The work itself had value and dignity. It was the care of animals. It was the production of food. The value of that work could not just be measured by its economic value. It was good just because it was done. It was good work.
In a silent barn, that work is no longer done. The cows are gone; so is the dairyman. We pray he is okay with where he is, and that he celebrates his new life. Change is hard.
The weight of worry
My experience is that parlors go silent for two reasons: money and frustration or burnout. You can find a lot of articles in this publication and others that talk about money.
Parlors go silent due to lack of money when the bank says they must or the owner does the math and says, “This isn’t working. We need to stop eroding equity and sell out.” We won’t talk about money in this article, but lack of it can lead to more frustration and burnout.
I’m not trained as a professional to talk about frustration and burnout, but I do have some experience. There have been three different periods in my career that I was just putting one foot in front of the other to get through the day. You wonder how you got to the point where you like and hate your job at the same time.
My burnout periods all had a common component of working very long hours with no breaks. They were also times when the dairy industry was financially challenged and attitudes were gloomy. It’s hard to find optimism in a business that struggles to pay the bills.
When times are tough, the clients that we try to help are less easily pleased with results. In a vet practice, if the clients aren’t happy, ain’t nobody happy. Frustration and even depression can result from not being able to make a right decision.
My profession, like farming, is challenged because the details are the difference between success and failure. Those of us that strive for perfection carry our mistakes in our memories for years. It would be easier if we could forget our omissions or blame them on circumstances, but we are the type of people that take responsibility.
When things go poorly, we risk a frustration that can lead to depression and anger, even self-loathing. Veterinary medicine and farming both have suicide rates three to five times that of the general population. We need to change that.
Finding a balance
How do we avoid burnout? Tougher yet, how do we pull out of it once we are there?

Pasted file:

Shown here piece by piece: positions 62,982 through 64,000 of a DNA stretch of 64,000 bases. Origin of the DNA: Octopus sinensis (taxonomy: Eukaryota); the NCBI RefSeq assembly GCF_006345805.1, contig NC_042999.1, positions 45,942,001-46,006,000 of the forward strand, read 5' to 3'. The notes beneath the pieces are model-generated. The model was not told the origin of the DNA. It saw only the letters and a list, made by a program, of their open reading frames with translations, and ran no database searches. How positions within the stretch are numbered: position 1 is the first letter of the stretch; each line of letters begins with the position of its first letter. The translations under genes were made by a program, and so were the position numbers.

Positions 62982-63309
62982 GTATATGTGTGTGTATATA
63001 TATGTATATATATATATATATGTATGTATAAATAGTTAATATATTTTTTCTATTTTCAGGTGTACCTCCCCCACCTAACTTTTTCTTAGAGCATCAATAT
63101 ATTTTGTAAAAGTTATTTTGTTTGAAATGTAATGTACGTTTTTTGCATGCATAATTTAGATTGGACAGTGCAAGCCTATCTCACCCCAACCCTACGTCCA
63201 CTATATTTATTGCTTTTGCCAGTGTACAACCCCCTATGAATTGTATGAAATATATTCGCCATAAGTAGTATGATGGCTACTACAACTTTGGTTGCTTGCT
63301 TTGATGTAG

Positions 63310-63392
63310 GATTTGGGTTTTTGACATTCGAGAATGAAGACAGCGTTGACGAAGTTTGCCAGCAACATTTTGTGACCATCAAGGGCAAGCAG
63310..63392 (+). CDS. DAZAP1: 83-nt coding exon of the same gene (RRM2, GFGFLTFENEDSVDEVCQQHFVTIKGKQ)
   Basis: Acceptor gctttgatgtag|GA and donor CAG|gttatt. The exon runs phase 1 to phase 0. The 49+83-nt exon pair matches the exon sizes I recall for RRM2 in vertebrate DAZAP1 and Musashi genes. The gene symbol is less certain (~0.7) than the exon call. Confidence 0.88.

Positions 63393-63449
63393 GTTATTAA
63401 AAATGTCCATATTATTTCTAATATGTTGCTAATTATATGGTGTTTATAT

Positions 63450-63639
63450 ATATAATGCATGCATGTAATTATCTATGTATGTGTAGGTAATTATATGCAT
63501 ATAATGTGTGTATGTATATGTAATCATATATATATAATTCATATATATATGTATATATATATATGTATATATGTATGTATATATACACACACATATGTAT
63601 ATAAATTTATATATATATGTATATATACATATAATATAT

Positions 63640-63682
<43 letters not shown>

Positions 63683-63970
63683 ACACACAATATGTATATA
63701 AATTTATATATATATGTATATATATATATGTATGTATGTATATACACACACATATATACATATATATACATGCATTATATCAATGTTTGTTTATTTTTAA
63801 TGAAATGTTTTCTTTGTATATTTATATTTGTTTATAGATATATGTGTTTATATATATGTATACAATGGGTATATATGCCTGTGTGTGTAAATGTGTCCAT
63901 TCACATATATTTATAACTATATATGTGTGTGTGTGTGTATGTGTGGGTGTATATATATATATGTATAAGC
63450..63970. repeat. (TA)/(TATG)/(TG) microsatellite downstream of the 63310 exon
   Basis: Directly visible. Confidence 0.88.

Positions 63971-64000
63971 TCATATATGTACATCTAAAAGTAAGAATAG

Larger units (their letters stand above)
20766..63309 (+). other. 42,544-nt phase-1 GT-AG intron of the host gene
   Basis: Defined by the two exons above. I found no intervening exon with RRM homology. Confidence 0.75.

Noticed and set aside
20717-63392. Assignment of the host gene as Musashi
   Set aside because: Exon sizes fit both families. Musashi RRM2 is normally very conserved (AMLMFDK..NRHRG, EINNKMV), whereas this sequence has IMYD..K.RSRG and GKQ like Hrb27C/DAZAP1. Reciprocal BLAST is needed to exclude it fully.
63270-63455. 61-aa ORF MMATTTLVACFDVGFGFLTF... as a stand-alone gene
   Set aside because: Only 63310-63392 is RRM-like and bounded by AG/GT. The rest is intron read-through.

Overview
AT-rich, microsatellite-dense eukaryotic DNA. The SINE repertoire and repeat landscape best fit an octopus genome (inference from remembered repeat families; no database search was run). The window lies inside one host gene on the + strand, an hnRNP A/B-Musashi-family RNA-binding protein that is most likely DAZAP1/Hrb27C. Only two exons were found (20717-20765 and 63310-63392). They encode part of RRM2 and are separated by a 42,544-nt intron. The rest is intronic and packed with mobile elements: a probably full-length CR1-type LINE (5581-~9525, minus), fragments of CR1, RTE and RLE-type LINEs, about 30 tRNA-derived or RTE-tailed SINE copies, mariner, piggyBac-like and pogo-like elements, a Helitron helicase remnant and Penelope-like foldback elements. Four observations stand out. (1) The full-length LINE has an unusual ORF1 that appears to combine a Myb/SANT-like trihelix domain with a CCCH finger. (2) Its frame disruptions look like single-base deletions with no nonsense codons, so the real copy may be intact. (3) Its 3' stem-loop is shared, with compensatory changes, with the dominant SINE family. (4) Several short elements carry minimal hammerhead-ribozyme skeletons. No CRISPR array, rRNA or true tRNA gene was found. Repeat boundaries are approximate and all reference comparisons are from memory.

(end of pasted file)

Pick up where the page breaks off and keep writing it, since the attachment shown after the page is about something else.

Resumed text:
Staying out of burnout has to do with what my daughters call work-life balance. That doesn’t fit well when working 12-hour days and trying to catch up on the weekends.
On our farms and practices, it means hiring help or having an operation large enough that everyone can get a break. One option is doing paperwork earlier in the morning and then taking off in the evening to enjoy family, friends, and hobbies.
It might mean taking time off for physical fitness that will help you be more productive. Thirty minutes three times a week of aerobic, flexibility, or weight training does wonders for stamina and attitude. Losing weight isn’t easy, but dietary change that takes off 1 pound of weight results in 5 pounds less impact on your joints with every step. That can put spring back in your step.
Wellness means getting enough sleep. I work better when I get six hours of sleep. It takes discipline to go to bed when it is still light out in the summer to get that in some nights.
Make family and friends a priority. I missed all my cousins’ weddings because I worked every Saturday during that time period. Later in life, I made it to most of our daughters’ school events and was even a band booster club officer. We can learn to balance.
How do you get out of burnout when your own voice is saying, “I’m tired, I can’t, or I don’t care?” You may do your job, but you aren’t enjoying it or fully engaged.
It helps to have a friend. Someone that says, “You do good work, and you deserve a break,” or “You need to give yourself a break and stop expecting perfection from yourself.” A Saturday morning men’s fellowship group is my anchor that says every walk of life has challenges, but we support you.
You may need to check that you don’t have a medical condition that is reducing your zest for life. For me, it was sleep apnea. I had it well under control with treatment years ago, but in the last year, the treatment wasn’t working so we needed to make an adjustment. A good night’s sleep is pretty important. It does wonders for your attitude. See your doctor for a checkup and discussion.
Celebrate the special things in life. For me, one of the great wonders of life is the time I get to spend with my grandson. You can bet that when my daughter calls for help, I figure out how to make that time available.
Christmas parties are a nice place to interact with those we don’t normally see. Be proud of what you do and help those nonfarm people understand how important your work is.
The best way to help ourselves is by helping others. Carving out time to volunteer can make the rest of our life have more meaning. I know a veterinarian that reads to preschool children for an hour each week. He has a great outlook on his work after many decades of it. Just going to the ag booster’s club meeting can give you purpose.
The next chapter
What if it really is time to let the parlor go silent? That’s okay, but let’s do it smart. Meet with your accountant about the tax implications of selling out. Talk with family members about your potential decision. You may feel like a load has been lifted, or you may feel the guilt of failure. Either way, you need to forgive yourself for not continuing to attempt success in a very tough business.
While we’re forgiving ourselves, this holiday season is also a good time to forgive others for those minor infractions they may have committed in the struggles of life. Please, adopt the understanding that all problems are temporary and the sun will come up tomorrow.
Merry Christmas and enjoy the holiday season.